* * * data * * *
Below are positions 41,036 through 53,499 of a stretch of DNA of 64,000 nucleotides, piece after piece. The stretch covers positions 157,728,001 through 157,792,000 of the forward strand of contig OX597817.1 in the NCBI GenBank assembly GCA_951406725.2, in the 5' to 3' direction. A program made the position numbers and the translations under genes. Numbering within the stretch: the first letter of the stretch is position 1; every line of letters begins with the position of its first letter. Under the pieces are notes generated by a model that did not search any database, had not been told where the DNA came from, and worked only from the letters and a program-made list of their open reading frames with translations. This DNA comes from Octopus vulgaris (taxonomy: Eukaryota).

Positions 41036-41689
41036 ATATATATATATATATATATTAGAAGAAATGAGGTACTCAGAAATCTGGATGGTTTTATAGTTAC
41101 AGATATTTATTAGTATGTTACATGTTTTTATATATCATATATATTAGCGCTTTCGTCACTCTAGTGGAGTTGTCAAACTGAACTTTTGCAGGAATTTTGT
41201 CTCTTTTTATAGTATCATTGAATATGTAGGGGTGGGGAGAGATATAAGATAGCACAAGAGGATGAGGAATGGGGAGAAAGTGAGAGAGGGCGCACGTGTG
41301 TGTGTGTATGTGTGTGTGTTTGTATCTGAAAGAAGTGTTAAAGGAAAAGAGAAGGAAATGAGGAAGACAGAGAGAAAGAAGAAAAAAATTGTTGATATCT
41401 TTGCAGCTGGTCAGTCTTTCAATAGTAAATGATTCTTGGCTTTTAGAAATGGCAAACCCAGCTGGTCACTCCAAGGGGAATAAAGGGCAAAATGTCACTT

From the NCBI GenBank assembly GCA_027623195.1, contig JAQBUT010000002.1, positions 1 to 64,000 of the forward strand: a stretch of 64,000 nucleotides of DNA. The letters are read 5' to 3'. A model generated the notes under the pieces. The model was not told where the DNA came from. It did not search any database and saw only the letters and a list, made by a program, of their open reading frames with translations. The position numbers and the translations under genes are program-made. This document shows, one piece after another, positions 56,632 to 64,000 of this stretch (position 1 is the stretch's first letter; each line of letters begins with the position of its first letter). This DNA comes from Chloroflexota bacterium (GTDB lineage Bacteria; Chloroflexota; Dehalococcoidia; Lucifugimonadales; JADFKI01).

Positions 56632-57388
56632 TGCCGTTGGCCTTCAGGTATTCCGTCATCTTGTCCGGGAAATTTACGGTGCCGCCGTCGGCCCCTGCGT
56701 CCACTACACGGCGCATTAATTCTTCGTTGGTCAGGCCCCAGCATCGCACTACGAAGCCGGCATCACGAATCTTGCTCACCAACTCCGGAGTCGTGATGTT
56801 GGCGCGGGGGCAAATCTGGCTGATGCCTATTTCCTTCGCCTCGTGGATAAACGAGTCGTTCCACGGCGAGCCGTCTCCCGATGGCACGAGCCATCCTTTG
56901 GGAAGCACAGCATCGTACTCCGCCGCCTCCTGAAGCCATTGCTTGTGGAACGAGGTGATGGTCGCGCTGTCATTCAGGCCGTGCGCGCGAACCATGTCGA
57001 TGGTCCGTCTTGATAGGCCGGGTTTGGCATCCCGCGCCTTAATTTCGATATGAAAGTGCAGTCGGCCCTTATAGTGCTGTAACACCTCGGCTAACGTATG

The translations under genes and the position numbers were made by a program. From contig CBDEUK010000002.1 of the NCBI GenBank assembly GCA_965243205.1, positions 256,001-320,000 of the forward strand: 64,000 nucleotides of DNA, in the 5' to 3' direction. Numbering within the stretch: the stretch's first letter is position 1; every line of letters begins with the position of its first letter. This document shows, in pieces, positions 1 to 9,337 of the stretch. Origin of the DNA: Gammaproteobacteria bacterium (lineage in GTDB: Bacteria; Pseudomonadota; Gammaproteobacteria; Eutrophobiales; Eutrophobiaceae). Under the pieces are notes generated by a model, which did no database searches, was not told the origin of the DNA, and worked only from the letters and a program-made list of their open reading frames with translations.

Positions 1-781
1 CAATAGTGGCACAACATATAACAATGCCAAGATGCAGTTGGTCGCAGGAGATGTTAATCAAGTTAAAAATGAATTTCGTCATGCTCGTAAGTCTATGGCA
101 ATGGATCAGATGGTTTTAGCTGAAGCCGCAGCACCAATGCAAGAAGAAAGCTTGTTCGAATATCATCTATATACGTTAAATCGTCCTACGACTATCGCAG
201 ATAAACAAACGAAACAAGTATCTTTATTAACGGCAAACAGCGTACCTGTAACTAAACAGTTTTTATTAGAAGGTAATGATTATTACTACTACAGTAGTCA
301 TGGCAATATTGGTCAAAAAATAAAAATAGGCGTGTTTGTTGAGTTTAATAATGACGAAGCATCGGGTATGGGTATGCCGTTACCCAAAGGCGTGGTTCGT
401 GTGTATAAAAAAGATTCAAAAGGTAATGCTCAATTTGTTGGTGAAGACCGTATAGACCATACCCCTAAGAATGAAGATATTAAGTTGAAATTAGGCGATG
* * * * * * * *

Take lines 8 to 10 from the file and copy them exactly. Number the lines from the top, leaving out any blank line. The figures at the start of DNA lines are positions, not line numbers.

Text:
From the NCBI GenBank assembly GCA_027623195.1, contig JAQBUT010000002.1, positions 1 to 64,000 of the forward strand: a stretch of 64,000 nucleotides of DNA. The letters are read 5' to 3'. A model generated the notes under the pieces. The model was not told where the DNA came from. It did not search any database and saw only the letters and a list, made by a program, of their open reading frames with translations. The position numbers and the translations under genes are program-made. This document shows, one piece after another, positions 56,632 to 64,000 of this stretch (position 1 is the stretch's first letter; each line of letters begins with the position of its first letter). This DNA comes from Chloroflexota bacterium (GTDB lineage Bacteria; Chloroflexota; Dehalococcoidia; Lucifugimonadales; JADFKI01).

Positions 56632-57388
56632 TGCCGTTGGCCTTCAGGTATTCCGTCATCTTGTCCGGGAAATTTACGGTGCCGCCGTCGGCCCCTGCGT